Abel Tasman National Park

Lately it doomed on me that I have done so many blog posts about places all over the world but none on my favourite place in the world, home! So this will be the first of many tips and tricks on all my favourite places in New Zealand. Enjoy.

Last weekend Ben and I decided to maximise on the fact we had a long weekend and flew down to Nelson, South Island to hike the Abel Tasman track. It was my first trip to Nelson and to Abel Tasman and my advice to anyone is GO. It is amazing, relaxing, untouched and really defines everything that New Zealand is in one place. We walked for four days, three nights and I would say this is the perfect amount of time when you are camping but you can also go for longer or do day trips if you want.


After one night in nelson we drove just over an hour in our rental car to Kaiteriteri. This is a beautiful beach town where you could also stay for a night or two if time allows. Note that most people begin the walk at Marahau but we decided to skip the first part of the walk from Marahau to Ancourage in order to walk further at the top northern end of the track. I would recommend this unless you just want to walk longer each day so you see the top end (it is the best part).

Day One: Ancourage to Bark Bay

We pre-booked a water taxi with abel tasman sea shuttles from Kaiteriteri to Ancourage and arrived at Ancourage at around 10am. From here we walked the high tide track for 4 hours and around 11.5km. We spent our first night in Bark Bay. Unfortantely we could not stay at the campsite as it had been ruined in a storm a few nights before but I would recommend staying there if it is open. Another awesome campsite that I wish we had stayed at was Torrent Bay.

Day Two: Bark Bay to Awaroa 

The second day we walked from Bark Bay to Awaroa which took around 4 hours 30 minutes and was 13.5km. We did get held up at Onetahuti Bay at the river crossing for about 2 hours because of the tide though so it took us around 6 hours. The number one thing I wish I knew is that the Awaroa lodge is before you get the campsite and if you decide to walk down to it (DO) you can sit and drink/eat/wait for the tide to be low and cut out about an hour of walking time to the campsite. Awaroa campsite is really beautiful and would recommend everyone to stay here. If you do walk the high tide track over to the campsite make sure you walk and visit the beach and the lodge later. It saves you one night of food packing, and you can have a much needed beer.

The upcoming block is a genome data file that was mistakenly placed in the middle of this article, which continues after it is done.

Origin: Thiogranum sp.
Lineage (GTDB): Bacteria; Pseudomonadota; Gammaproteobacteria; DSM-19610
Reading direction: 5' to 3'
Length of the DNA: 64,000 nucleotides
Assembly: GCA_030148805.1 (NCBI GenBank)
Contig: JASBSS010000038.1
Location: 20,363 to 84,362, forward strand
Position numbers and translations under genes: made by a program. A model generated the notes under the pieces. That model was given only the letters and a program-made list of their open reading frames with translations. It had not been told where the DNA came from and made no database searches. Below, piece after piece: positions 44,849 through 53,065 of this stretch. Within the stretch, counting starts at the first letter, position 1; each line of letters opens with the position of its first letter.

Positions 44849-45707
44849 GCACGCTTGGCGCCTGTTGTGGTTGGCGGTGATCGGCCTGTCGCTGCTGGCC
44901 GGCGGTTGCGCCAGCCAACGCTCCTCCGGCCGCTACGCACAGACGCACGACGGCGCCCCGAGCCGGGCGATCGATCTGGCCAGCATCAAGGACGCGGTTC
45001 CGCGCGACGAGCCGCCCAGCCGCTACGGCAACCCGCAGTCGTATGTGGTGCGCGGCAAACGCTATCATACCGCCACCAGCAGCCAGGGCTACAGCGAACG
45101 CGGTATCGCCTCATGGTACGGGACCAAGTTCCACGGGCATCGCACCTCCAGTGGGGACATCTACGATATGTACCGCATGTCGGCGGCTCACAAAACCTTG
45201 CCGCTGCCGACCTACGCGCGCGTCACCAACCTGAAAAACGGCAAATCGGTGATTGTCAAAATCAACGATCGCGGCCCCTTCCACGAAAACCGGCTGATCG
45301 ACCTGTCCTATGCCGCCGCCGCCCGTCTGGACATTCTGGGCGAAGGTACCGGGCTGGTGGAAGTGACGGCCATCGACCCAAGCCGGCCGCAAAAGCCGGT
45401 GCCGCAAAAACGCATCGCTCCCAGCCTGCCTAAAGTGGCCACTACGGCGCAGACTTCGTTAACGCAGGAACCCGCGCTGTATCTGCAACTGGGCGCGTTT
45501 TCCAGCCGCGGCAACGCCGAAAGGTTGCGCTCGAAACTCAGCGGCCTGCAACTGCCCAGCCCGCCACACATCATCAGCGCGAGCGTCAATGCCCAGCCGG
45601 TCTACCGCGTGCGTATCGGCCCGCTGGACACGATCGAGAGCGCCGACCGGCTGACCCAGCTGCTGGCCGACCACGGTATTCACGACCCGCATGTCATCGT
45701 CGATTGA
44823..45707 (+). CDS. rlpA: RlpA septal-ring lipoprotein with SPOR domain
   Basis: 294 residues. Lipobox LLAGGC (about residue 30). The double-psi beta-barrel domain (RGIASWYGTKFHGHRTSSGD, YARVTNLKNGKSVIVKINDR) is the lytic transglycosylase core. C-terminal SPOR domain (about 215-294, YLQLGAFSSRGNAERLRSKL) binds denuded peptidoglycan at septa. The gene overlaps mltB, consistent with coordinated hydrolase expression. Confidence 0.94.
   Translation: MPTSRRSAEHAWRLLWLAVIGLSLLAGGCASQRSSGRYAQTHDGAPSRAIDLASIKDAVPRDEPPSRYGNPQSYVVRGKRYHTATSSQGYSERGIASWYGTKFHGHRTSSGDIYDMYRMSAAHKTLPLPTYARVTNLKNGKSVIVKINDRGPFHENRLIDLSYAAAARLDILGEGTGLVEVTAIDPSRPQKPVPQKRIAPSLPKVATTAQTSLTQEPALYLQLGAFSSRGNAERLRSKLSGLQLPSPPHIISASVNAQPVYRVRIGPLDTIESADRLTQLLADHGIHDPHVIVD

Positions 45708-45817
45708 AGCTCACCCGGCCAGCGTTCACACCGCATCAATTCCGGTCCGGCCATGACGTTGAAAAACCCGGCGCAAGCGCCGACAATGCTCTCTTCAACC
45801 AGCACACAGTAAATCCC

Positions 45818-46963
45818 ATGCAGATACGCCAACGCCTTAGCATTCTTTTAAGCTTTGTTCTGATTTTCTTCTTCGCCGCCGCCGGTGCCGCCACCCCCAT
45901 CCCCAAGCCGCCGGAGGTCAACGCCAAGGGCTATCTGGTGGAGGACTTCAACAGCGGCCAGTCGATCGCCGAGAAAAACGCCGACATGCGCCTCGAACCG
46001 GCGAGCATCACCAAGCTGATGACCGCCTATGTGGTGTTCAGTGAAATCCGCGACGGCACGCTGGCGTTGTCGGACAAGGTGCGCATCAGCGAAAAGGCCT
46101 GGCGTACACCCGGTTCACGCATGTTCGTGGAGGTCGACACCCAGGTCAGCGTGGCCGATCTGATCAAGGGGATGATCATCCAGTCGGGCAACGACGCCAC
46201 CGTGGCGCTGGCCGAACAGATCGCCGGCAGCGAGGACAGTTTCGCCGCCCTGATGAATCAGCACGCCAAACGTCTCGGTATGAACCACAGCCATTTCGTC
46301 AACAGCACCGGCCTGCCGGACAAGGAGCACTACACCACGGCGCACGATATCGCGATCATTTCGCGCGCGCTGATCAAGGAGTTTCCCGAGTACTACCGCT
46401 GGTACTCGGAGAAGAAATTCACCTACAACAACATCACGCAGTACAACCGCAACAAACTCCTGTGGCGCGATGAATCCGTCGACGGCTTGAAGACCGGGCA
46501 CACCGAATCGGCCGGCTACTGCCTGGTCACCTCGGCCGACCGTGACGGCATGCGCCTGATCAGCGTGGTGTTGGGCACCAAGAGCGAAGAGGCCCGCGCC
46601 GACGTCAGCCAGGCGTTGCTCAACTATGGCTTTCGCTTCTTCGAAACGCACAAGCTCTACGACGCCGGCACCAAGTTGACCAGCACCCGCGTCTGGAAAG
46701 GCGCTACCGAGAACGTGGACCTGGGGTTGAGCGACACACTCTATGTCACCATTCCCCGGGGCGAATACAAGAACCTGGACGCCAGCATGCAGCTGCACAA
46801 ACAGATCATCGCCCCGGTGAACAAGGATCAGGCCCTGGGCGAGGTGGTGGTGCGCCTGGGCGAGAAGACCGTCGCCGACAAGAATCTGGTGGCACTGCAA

Day Three: Awaroa to Mutton Cove

Tide crossings are a big part of Awaroa and you have to wait until low tide to be able to cross. For us we were lucky as it was around 8am so crossed around 9am and it was perfect. Most people walk from Awaroa to Totaranui and end the trip here but DO NOT. Continue through the massive campsite that is Totaranui and find paradise at Mutton Cove. This was by far our favourite spot on the trek and we loved our afternoon and morning here. The beach is beautiful and the ones that you walk through to get there are as well. This end of the track is quiet and because of that I think it is the best. From here you can walk to the lighthouse at Separation point as well which only takes about 20 minutes each way.  This walk is not very long and takes about 3.5 hours leaving plenty of time to be at the beach.

Day Four: Mutton Cove to Totoranui 

On our last day we spent the morning hanging out in the beautiful mutton cove before walking back to Totoranui and getting our water taxi with a smaller company aqua taxi back to Kaiteriteri. I enjoyed this water taxi company much more than the big one as you go faster as well as see more.

P.S. Once you get to Kaiteriteri – have a burger, they are amazing!!

The doc website has great information on this hike and all safety and packing advice for it. This brochure was hugely helpful to me when planning our weekend away and would recommend having a read. You can also book any huts or campsites on the doc site here.



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